Asia cannot be the next Silicon Valley

Asia cannot be the next Silicon Valley

Summary: Steve Wozniak should be taken out of Santa's "nice" list this year.In a radio interview with BBC this week, the Apple co-founder dissed Singapore for its lack of creative people because the city-state doesn't tolerate bad behavior.

SHARE:

Steve Wozniak should be taken out of Santa's "nice" list this year.

In a radio interview with BBC this week, the Apple co-founder dissed Singapore for its lack of creative people because the city-state doesn't tolerate bad behavior. "When you're very structured almost like a religion... Look at structured societies like Singapore where bad behavior is not tolerated [and] you are extremely punished. Where are the creative people? Where are the great artists? Where are the great musicians? Where are the great singers? Where are the great writers? Where are the great athletes?" Wozniak said.

"All the creative elements seem to disappear."

Ouch.

Wozniak obviously didn't witness the very warm reception those shirtless dudes outside Abercrombie & Fitch's new outlet here got over the past week...it also would have taken great athletic skills to burrow through the crowd and steal a picture with those abs-filled hunks.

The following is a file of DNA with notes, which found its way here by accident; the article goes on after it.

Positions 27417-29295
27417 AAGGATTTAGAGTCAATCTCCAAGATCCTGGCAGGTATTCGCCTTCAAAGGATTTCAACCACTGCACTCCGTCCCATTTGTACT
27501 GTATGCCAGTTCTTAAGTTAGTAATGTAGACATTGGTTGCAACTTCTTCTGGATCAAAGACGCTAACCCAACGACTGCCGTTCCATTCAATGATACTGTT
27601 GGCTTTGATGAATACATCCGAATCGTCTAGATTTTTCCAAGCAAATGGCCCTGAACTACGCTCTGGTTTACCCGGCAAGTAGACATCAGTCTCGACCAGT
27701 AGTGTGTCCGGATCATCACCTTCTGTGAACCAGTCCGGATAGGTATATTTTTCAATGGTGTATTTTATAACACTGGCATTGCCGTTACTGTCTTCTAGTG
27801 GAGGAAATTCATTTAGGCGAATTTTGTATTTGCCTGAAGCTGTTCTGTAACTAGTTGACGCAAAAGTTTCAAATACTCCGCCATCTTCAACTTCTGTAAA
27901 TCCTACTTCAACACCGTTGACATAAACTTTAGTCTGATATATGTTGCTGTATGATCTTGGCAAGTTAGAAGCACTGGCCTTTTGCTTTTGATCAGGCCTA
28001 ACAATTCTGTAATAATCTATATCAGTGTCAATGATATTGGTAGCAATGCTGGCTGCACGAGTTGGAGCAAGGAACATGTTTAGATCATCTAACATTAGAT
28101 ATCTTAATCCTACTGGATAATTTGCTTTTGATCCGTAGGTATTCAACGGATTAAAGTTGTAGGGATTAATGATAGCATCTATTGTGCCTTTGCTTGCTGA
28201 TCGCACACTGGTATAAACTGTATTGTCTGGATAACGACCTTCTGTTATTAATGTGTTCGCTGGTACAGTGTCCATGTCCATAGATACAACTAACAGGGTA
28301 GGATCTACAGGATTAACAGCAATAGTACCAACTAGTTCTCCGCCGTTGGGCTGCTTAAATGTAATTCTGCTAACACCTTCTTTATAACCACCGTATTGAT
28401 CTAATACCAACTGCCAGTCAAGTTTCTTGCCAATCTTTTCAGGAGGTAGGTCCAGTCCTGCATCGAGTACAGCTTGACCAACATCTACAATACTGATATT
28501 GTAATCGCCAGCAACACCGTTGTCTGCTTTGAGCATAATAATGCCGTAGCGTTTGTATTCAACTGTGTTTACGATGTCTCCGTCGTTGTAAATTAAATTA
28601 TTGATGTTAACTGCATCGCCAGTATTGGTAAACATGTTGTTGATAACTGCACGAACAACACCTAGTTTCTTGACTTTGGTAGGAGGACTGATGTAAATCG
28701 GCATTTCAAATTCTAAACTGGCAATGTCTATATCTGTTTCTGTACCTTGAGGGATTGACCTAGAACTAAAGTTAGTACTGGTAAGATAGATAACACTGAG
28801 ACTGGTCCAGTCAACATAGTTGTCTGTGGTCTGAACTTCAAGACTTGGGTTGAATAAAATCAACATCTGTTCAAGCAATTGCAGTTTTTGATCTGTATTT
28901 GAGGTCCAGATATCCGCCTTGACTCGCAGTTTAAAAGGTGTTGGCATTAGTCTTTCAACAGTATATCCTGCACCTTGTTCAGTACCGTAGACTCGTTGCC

And is he suggesting religious people aren't creative either?

But, Wozniak is right. Singapore isn't widely recognized on the global stage as a leading innovator or manufacturer of creative thinkers. We have yet to produce an Apple or a Mark Zuckerberg...or a Rebecca Black--it must have taken a tremendous amount of creative juices to come up with that tune. Friday, Friday, gotta get down on Friday...

But, Singapore's seemingly lack of innovation cannot be attributed simply to the country's "structured society" and intolerance for bad behavior for which you can be "extremely punished", as Wozniak calls it. No problem is that simple.